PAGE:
If we’re looking at 100g of coconut sugar, 75g of that is pure sugar. The other trace elements present are 625mg of potassium, 125g of sodium, with other traces of iron, zinc, and calcium. If we’re comparing those properties to other kinds of sugars, we’ll find that high fructose corn syrups and refined white sugar do not have those same properties.

A coconut cut in half and filled with brown sugar.

In terms of potassium, that amount is about 400x more potassium than can be found in table sugar. Coconut sugar also contains magnesium and sodium. All of these are valuable because they are considered electrolytes — this helps regulates the body’s water content.

Something present in coconut sugar is also inulin. If you’ve never heard of inulin before, it’s basically a fiber that is particularly helpful in maintaining a healthy gut biome by slowing glucose absorption in the body.

And finally, another cool thing about coconut sugar is that it contains raw antioxidants. It is considered as such because it is far less processed than other kinds of sugars, and so it has been able to maintain all of those rich antioxidants in their original form. Why do we like antioxidants? Because it reduces oxidation of cells that causes aging.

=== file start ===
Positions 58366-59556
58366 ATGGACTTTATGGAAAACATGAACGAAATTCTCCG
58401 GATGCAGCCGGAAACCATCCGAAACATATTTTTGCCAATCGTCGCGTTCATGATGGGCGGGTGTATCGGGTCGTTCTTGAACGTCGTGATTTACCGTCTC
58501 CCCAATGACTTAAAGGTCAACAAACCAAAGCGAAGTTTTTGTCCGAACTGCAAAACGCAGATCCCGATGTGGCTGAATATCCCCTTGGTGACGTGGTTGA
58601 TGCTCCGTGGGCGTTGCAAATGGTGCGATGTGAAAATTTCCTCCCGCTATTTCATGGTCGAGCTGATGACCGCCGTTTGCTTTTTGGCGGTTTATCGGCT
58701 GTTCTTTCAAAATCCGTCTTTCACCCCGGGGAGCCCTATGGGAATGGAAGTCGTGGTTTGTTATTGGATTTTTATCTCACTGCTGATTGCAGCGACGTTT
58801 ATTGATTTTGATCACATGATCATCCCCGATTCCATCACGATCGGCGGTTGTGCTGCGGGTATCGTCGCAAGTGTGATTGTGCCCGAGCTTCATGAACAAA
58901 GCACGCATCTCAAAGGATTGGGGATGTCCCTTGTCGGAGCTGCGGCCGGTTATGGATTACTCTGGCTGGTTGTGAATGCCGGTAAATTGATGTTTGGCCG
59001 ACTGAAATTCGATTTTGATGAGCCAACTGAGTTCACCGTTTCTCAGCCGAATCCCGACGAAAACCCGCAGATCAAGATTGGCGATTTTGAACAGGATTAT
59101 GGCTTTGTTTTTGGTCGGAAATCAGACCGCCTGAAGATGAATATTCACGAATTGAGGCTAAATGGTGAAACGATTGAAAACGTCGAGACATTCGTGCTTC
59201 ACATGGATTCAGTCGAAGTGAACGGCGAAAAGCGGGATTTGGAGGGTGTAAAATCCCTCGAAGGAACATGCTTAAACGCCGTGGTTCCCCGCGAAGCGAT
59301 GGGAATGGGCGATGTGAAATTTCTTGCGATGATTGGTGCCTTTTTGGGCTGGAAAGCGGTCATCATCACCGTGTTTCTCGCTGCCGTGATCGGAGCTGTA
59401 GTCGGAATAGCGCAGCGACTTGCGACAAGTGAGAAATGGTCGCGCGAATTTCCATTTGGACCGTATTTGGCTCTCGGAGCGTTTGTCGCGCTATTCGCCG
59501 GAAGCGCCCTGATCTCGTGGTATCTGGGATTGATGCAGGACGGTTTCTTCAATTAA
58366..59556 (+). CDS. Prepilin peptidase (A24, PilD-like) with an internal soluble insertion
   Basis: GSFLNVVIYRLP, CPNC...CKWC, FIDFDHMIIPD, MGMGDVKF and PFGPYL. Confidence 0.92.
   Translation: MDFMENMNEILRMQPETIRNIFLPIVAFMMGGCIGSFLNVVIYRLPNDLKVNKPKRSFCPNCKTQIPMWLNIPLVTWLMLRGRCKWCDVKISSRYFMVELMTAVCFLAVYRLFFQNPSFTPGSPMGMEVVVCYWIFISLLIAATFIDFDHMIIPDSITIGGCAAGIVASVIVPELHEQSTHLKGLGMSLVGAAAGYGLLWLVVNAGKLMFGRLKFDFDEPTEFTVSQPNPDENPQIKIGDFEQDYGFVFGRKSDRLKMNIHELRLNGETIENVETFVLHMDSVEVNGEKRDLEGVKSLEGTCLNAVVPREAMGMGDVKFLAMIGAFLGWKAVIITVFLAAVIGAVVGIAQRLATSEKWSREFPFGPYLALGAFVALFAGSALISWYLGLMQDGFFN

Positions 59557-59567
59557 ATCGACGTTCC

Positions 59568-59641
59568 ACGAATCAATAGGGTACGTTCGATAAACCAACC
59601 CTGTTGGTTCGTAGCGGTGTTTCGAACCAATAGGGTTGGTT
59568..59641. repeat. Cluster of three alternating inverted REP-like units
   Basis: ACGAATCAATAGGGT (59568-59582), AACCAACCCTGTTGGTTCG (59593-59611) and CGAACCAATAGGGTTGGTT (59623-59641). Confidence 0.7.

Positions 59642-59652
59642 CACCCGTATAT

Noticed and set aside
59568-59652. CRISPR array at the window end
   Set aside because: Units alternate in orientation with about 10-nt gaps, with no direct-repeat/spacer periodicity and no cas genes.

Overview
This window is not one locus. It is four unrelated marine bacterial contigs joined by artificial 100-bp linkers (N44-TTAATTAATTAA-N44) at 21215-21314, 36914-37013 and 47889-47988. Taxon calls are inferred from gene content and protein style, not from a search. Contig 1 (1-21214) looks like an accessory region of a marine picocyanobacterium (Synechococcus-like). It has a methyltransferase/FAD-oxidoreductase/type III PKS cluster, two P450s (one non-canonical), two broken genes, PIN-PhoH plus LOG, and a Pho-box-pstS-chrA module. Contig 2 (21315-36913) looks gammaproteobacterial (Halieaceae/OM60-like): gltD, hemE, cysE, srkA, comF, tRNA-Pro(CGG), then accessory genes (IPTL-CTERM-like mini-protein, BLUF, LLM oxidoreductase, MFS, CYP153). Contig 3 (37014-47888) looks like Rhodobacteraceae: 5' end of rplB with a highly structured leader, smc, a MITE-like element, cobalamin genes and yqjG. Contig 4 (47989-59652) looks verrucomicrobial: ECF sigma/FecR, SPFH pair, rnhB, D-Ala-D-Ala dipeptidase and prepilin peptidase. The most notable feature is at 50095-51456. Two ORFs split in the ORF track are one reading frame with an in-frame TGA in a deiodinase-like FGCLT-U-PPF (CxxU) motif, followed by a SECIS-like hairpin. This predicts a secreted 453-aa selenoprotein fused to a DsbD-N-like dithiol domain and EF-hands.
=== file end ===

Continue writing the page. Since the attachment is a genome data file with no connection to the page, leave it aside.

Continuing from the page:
Illustration of antioxidants and free radicals.

Oh yes! Peta also taught us that surprisingly, regular sugar is often processed with the bone char from animals to help achieve that white color and fine consistency. Bet you didn’t know that certain table sugars aren’t actually vegan!

Where is Coconut Sugar on the Glycemic Index?

If you’re unfamiliar with the Glycemic Index, it’s basically a chart with which people measure the effect that food has on blood glucose levels. If a food has a high score, it will raise the blood sugar level faster than foods with a lower score.

Organic coconut sugar is between 35-42 on the glycemic index. Compared to regular table sugar that has a score of 65, it turns out that coconut sugar is the better option in terms of blood sugar regulation.

Natural fruits have a score of 25 on the glycemic index, and so coconut sugar is closer to a natural sugar compared to more processed sugars.

A wooden scoop on an organic coconut sugar.

Source: Medical News Today

How do You Store Coconut Sugar?

Coconut sugar can be stored like any other type of granulated sugar – in a dry and sealed container. It does tend to clump up like brown sugar does, but it is far easier to break apart.

FAQ

Is coconut sugar keto?

Since coconut sugar is high in calories and high in carbs, it may not be the most suitable sweetener option for those on a keto diet. Since stevia is a zero-calorie sweetener, it’s probably the more appropriate choice for those keto dieters.

Is coconut sugar paleo?

If you’re on a paleo diet, coconut sugar is one of the better options of sweetener because it isn’t highly processed like high fructose corn syrup or granulated sugar.

Is coconut sugar vegan?